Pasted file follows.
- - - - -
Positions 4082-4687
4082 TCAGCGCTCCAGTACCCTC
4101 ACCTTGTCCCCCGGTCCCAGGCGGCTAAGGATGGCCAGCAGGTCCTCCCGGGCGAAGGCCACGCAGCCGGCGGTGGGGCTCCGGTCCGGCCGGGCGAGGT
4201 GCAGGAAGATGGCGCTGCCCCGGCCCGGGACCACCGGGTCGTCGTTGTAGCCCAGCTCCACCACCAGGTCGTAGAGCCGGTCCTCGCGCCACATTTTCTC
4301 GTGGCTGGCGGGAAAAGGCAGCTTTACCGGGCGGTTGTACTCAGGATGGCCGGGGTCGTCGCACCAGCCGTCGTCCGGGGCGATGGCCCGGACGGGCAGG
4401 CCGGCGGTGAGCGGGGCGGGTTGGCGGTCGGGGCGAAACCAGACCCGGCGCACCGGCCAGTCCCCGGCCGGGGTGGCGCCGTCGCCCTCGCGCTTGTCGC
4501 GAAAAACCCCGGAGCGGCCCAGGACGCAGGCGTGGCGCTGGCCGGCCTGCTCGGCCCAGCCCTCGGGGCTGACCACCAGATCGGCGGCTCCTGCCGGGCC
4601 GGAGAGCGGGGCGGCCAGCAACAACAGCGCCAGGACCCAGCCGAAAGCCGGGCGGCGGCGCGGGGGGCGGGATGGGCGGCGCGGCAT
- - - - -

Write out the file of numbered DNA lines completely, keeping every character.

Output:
Positions 4082-4687
4082 TCAGCGCTCCAGTACCCTC
4101 ACCTTGTCCCCCGGTCCCAGGCGGCTAAGGATGGCCAGCAGGTCCTCCCGGGCGAAGGCCACGCAGCCGGCGGTGGGGCTCCGGTCCGGCCGGGCGAGGT
4201 GCAGGAAGATGGCGCTGCCCCGGCCCGGGACCACCGGGTCGTCGTTGTAGCCCAGCTCCACCACCAGGTCGTAGAGCCGGTCCTCGCGCCACATTTTCTC
4301 GTGGCTGGCGGGAAAAGGCAGCTTTACCGGGCGGTTGTACTCAGGATGGCCGGGGTCGTCGCACCAGCCGTCGTCCGGGGCGATGGCCCGGACGGGCAGG
4401 CCGGCGGTGAGCGGGGCGGGTTGGCGGTCGGGGCGAAACCAGACCCGGCGCACCGGCCAGTCCCCGGCCGGGGTGGCGCCGTCGCCCTCGCGCTTGTCGC
4501 GAAAAACCCCGGAGCGGCCCAGGACGCAGGCGTGGCGCTGGCCGGCCTGCTCGGCCCAGCCCTCGGGGCTGACCACCAGATCGGCGGCTCCTGCCGGGCC
4601 GGAGAGCGGGGCGGCCAGCAACAACAGCGCCAGGACCCAGCCGAAAGCCGGGCGGCGGCGCGGGGGGCGGGATGGGCGGCGCGGCAT